To consider and, if thought fit, to approve the recommendations set out in the associated report.
Councillor Barrington-King moved, and Councillor Holden seconded, the recommendations set out in the report on the agenda.
Debate on the motion included:
· The recommendation from the General Purposes Committee for keeping the number of members at 48 followed several workshops and a public consultation.
· The size of the Council should be based on the numbers needed for the council to function effectively.
· The public consultation showed a majority favouring no reduction.
· Partner organisations, including parish councils favoured the status quo.
· The higher the ratio of representatives to electors the better.
· Saving money or conforming to average ratios elsewhere were not sufficient reasons to change.
· A reduction in numbers as a form of appeasing the Boundary Commissions in the hope of avoiding steeper cuts was not sufficient reason to change.
· Workload of councillors had not reduced – contracted services still needed overseeing, ward work had not lessened and modern communication technology had increased the amount of contact with residents.
· Retaining 48 members was justified.
Councillor Dawlings moved, and Councillor Pound seconded, an amendment that the Council’s submission to the Local Government Boundary Commission on Council Size be amended to recommend that the number of councillors be 39.
Debate on the amendment included:
· The number of direct council functions had reduced significantly since the last review.
· New communication methods had made it easier to engage with residents.
· The loss of Revenue Support Grant and limited other sources of income put tight restrictions on the council’s resources.
· Fewer meetings were being held and many meetings were now held online, reducing the time and travel required of councillors.
· Considering the reduction in workload, maintaining the number of councillors was not justified.
· 39 members was justified and more likely to be accepted by the Boundary Commission.
· The public consultation showed a majority in favour of keeping the same or increasing the number of members.
· Councillor’s workload had not reduced.
· Population was expected to grow by 30,000 over the next 20 years.
· A reduction in members would reduce the talent pool and range of experience from which to draw committee and cabinet members.
· The fewer members the larger and less representative the wards.
· Fewer members would increase the workload and time commitment which could deter those with work or childcare responsibilities from standing for election.
· Reducing opportunities for those with work or childcare responsibilities would disproportionately affect young people and women, two groups already under-represented on the Council.
· The work of the General Purposes Committee had demonstrated that the number of members needed for the Council to function was closer to 48.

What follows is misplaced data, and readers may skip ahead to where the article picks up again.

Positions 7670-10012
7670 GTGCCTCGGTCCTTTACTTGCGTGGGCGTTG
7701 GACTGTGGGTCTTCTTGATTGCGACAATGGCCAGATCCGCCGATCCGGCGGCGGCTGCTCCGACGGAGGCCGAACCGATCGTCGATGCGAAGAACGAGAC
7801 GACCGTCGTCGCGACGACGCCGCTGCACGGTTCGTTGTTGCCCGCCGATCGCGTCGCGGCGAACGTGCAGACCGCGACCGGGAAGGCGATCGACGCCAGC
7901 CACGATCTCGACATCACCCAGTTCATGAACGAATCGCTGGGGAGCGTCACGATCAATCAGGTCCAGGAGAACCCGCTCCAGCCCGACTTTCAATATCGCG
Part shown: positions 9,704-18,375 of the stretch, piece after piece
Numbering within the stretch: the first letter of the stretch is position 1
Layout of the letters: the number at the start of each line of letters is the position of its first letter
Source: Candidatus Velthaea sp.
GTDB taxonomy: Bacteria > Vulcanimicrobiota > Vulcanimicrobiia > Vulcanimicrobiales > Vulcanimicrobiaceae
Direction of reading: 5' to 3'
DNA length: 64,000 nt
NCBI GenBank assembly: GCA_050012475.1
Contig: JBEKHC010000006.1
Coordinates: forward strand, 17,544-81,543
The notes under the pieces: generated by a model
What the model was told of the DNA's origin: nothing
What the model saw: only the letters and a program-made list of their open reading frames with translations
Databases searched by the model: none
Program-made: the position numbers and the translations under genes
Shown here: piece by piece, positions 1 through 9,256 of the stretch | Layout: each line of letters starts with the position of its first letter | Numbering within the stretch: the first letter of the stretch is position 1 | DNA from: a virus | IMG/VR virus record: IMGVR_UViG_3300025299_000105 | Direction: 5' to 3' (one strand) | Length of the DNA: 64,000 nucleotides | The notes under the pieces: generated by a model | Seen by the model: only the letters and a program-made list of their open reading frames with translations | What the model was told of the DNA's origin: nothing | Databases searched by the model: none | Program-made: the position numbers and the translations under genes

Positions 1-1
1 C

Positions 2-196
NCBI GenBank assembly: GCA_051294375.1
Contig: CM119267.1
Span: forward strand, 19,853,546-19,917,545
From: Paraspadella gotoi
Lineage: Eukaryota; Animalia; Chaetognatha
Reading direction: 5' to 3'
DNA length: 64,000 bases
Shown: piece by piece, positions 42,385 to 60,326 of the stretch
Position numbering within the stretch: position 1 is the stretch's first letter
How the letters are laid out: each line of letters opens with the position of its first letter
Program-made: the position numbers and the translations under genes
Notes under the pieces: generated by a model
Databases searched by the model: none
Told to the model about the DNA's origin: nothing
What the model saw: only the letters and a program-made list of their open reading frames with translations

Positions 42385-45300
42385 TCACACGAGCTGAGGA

· The submission to the Boundary Commission should be based on evidence.
· The submission to the Boundary Commission should not be based on what the Council thinks the Commission wants to hear.
· Significant changes would be coming as a result of the earlier decision to retain elections by-thirds. Ward boundaries would change in any case.
· Continuing efficiencies and new technology would reduce the workload on councillors.
· Much of the work of councillors was ‘behind the scenes’ and this was not always appreciated by residents. A reduction in councillors would reduce the influence of residents.
· The average ratio quoted by the Boundary Commission was a useful guide. Tunbridge Wells was not so special that the ratio was not relevant.
· The workload of Councillors was not equal and there was spare capacity.
· The main barrier to people wanting to be councillors was the belief they would not be influential, fewer councillors would increase the influence of each councillor and encourage more people to come forward.
· All wards would be three-member in future, ward work could be shared.
· Tunbridge Wells was over-represented compared to other similar authorities.
The Mayor took a recorded vote on the amendment.
Members who voted for the amendment: Councillors Allen, Bland, Britcher-Allan, Dawlings, Everitt, Fairweather, Goodship, Hamilton, Hayward, D. Hill, Knight, Lewis, March, McDermott, Pound, Scott, Warne, Willis and Woodward. (19)
Members who voted against the amendment: Councillors Atkins, Backhouse, Bailey, Barrington-King, Chapelard, Fitzsimmons, C. Hall, Dr Hall, B. Hills, Holden, Lidstone, Ms Palmer, Patterson, Poile, Rands, Rutland, Scholes, Simmons, Thomson and Wormington. (20)
Members who abstained from voting: Councillors Atwood, Hickey and Pope. (3)
AMENDMENT NOT CARRIED
Debate returned to the original motion (keeping the number of members at 48):
· No further comments.
The Mayor took a recorded vote on the motion.
Members who voted for the motion: Councillors Atkins, Atwood, Backhouse, Bailey, Barrington-King, Chapelard, Fairweather, Fitzsimmons, C. Hall, Dr Hall, B. Hills, Holden, Lewis, Lidstone, Ms Palmer, Patterson, Poile, Pope, Rands, Rutland, Scholes, Simmons, Thomson and Wormington. (24)
Members who voted against the motion: Councillors Allen, Bland, Dawlings, Everitt, Goodship, Hamilton, D. Hill, McDermott, Pound, Scott, Willis and Woodward. (12)
Members who abstained from voting: Councillors Britcher-Allan, Hayward, Hickey, Knight, March and Warne. (6)
1. That the Council Size Submission (the Submission) at appendix A be approved and submitted to the Local Government Boundary Commission (the Commission) for England by 1 November 2021; and
2. That authority be delegated to the Head of Policy and Governance in consultation with Group Leaders to make such amendments to the Submission as are necessary to give effect to the resolutions passed by Full Council prior to the Submission being submitted to the Commission.